Tield where stem canker may have been a problem in recent years. ,, epidemic
of 1983 brought about considerable changes in variety utilization and the best
defense against stem canker is the use of resistant varieties. Some good ones
such as Braxton are available now. Others must be developed by breeders.
Table 3 lists the relative resistance to stem canker of a number of available
soybean varieties. In the Florida panhandle if soybean growers persist in
planting susceptible varieties such as Bragg or Hutton the potential is great
for a recurrence of the epidemic of 1983 whenever the necessary environmental
conditions occur. No one can say for sure when this may happen.
Whatever happened to soybean stem canker? It is still there, waiting, but
we know how to prevent major losses to this disease. Resistant and moderately
resistant varieties are available and should be used. Several of these
varieties have an additional benefit in that they have nematode resistance
that is not present in some of the older susceptible varieties. Growers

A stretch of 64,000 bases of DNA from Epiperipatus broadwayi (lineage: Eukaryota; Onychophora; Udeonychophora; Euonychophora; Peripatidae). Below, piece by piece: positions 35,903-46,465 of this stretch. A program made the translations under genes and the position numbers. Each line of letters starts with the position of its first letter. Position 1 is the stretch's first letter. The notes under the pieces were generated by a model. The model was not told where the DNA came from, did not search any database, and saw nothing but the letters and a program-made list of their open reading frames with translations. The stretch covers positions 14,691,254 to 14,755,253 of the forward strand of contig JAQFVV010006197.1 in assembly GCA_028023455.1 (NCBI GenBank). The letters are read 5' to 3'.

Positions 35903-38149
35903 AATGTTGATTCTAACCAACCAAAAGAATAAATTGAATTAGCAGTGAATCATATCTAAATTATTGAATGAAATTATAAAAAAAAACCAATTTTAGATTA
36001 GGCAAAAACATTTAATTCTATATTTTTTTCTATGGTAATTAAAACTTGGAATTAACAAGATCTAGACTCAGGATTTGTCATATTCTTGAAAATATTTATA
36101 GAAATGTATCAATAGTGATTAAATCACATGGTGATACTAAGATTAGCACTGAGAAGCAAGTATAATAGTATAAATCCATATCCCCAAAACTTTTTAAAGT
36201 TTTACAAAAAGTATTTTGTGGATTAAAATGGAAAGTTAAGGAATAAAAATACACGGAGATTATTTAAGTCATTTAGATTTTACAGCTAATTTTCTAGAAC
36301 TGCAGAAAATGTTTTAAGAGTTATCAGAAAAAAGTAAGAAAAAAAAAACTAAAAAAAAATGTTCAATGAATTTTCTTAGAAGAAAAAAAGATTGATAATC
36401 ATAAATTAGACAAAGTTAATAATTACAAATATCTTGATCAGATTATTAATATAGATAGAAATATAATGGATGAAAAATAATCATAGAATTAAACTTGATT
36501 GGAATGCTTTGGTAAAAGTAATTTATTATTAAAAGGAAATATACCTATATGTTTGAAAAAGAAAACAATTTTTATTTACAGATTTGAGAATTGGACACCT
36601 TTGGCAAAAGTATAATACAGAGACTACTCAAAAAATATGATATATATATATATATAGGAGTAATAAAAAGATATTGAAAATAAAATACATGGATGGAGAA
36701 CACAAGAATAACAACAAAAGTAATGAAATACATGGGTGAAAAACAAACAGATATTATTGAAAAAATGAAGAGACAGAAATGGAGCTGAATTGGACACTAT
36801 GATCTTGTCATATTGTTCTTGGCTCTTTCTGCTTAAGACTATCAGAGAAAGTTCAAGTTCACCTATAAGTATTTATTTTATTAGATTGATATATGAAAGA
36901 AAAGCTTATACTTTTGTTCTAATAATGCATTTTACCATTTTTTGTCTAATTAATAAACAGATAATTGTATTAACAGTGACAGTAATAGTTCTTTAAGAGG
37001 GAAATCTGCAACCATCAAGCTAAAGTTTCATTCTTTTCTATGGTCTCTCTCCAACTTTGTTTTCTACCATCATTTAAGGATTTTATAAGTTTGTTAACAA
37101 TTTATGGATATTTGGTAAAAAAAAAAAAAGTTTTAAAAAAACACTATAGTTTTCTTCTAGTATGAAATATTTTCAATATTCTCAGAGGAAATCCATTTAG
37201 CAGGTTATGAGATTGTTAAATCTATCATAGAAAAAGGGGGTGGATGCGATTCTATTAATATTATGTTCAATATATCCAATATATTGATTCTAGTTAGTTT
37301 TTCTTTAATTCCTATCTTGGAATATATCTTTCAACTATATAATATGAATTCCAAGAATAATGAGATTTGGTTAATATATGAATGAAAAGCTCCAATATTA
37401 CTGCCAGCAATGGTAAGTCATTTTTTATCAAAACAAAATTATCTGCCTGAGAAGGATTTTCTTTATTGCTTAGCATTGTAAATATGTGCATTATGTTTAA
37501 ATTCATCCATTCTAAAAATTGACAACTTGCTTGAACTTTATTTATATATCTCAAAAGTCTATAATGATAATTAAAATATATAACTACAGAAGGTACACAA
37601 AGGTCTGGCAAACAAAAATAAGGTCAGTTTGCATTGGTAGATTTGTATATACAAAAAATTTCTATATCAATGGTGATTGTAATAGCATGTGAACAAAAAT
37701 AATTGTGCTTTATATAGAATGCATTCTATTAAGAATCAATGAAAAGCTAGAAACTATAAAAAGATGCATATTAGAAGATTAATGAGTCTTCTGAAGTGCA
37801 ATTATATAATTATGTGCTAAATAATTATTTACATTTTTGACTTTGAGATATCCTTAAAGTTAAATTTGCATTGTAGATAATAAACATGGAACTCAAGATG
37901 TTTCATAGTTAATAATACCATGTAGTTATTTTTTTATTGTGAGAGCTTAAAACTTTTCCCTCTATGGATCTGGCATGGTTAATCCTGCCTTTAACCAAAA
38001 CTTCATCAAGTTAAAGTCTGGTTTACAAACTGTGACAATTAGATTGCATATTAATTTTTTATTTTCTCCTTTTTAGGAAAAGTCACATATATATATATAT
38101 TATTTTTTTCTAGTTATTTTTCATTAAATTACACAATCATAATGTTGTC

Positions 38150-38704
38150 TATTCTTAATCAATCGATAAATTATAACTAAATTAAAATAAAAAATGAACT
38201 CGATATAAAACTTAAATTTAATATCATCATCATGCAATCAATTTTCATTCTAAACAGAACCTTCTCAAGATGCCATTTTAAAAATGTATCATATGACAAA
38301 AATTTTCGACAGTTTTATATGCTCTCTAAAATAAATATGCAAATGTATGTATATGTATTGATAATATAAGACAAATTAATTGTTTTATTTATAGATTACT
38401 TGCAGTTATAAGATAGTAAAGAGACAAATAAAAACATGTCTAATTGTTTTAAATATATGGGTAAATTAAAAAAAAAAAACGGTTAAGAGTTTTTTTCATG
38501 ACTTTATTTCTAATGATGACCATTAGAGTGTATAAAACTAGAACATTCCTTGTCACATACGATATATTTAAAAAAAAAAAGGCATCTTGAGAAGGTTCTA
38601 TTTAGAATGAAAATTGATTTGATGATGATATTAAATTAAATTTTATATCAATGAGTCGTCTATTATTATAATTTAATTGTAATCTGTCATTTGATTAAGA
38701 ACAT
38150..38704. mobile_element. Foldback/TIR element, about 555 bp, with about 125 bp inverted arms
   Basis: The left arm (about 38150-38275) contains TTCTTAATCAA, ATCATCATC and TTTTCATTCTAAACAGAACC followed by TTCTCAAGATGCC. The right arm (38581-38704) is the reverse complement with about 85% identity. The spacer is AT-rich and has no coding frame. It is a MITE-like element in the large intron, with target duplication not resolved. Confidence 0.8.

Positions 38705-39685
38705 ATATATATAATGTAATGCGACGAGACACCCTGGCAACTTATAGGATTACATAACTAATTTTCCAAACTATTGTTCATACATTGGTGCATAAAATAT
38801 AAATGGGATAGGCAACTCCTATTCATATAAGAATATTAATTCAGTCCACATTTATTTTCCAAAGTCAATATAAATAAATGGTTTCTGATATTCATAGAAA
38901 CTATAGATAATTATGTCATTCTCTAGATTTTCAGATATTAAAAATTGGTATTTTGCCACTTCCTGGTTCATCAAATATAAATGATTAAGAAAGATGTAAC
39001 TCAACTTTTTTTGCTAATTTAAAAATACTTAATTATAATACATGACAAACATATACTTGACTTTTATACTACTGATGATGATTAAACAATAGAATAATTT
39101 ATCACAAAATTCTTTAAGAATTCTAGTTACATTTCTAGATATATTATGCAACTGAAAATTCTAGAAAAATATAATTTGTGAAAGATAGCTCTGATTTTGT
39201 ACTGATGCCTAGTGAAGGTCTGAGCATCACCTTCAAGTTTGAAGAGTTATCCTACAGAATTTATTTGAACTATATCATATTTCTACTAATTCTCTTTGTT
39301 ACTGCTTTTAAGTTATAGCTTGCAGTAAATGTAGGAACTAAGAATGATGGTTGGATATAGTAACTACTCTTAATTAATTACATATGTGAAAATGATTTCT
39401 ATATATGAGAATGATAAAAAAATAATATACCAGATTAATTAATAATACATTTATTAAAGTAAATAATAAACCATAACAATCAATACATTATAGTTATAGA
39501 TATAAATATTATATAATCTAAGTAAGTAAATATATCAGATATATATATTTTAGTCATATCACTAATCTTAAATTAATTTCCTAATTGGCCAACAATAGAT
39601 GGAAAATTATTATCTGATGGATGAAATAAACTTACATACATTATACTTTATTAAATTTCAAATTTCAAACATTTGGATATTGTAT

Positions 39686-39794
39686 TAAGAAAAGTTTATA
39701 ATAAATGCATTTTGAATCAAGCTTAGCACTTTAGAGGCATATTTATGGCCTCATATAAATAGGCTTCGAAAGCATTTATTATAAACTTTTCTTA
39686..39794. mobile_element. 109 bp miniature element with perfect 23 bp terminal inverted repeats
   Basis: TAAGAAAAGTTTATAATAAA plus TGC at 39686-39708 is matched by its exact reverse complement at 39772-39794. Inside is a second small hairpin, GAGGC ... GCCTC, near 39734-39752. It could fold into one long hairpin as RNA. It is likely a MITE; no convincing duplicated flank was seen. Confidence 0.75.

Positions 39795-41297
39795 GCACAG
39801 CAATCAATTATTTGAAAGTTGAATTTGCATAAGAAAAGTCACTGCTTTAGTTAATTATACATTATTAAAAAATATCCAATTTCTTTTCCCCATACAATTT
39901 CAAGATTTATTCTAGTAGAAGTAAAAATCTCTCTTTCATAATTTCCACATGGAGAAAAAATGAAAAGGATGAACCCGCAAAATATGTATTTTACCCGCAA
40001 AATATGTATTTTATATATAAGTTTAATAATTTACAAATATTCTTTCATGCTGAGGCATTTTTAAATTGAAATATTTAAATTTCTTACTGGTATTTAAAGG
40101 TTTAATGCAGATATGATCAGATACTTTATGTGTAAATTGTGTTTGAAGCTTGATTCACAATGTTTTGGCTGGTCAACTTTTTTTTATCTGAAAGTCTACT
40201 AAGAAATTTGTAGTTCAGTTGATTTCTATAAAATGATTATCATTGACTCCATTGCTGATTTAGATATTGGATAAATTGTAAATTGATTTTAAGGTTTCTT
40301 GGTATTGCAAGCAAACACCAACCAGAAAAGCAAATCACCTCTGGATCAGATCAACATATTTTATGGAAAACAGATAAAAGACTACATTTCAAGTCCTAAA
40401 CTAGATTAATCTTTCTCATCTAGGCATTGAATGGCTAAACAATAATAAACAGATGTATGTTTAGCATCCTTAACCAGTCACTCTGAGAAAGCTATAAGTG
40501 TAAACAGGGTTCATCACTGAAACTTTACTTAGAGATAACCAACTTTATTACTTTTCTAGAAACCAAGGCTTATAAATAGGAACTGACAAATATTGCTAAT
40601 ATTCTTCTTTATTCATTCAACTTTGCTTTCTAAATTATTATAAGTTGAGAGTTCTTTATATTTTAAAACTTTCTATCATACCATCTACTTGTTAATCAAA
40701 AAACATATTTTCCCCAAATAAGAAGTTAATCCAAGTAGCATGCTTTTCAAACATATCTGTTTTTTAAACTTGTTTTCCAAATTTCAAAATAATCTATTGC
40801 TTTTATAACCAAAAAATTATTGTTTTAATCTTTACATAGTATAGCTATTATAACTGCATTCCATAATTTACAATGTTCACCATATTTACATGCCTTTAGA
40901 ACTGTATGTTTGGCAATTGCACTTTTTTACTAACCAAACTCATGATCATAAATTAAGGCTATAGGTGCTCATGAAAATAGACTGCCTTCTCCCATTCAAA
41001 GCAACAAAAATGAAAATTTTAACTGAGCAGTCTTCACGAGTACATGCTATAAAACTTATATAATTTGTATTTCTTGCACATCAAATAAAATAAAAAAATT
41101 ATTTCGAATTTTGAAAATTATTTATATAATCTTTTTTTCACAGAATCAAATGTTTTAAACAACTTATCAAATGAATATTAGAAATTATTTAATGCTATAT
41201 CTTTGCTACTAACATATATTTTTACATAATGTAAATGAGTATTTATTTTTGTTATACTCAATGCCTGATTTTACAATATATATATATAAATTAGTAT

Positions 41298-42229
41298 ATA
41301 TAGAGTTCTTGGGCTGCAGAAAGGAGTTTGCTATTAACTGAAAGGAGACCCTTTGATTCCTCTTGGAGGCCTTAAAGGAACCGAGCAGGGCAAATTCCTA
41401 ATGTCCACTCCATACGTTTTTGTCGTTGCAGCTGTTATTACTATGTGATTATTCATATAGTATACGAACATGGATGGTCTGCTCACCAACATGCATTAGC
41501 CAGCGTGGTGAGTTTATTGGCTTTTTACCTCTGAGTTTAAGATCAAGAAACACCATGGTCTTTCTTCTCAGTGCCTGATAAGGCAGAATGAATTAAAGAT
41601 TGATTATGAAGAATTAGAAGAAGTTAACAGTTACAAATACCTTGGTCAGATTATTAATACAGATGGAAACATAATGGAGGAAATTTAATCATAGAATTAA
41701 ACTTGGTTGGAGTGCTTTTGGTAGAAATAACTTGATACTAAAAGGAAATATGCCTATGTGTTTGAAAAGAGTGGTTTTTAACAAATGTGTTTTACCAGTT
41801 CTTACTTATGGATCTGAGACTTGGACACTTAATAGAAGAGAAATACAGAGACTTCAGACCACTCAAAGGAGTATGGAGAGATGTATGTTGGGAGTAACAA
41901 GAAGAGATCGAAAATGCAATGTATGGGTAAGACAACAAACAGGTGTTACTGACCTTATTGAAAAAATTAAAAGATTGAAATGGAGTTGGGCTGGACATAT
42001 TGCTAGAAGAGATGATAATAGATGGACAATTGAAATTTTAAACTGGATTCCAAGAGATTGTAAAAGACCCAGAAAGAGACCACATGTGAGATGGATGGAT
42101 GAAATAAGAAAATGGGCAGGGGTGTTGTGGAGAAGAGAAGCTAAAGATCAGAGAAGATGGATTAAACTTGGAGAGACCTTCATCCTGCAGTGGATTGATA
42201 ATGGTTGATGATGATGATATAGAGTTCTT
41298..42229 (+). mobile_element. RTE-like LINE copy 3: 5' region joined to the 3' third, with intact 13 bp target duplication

should consult their county agent for the latest information on recommended
soybean varieties and follow practices recommended for minimizing this
potentially devastating disease.
The authors would like to thank Dr. C.M. Smith, E.I. DuPont De Nemours &
Company; Dr. C.K. Hiebsch, IFAS-Extension Soybean Specialist; and Dr. T.A.
Kucharek, IFAS-Extension Plant Pathologist, for their help with the stem
Tables 1 & 2 are from a journal publication 'Current Status of Stem Canker
in Florida', published in Plant Disease, Volume 70, July, 1986.
Backman, P.A., D.B. Weaver and G. Morgan-Jones. 1985. Soybean stem canker:
an emerging disease problem. Plant Dis. 69:641-647.
Hiebsch, C. 1984. Soybean Variety Characteristics. Agron. Facts 165, Univ.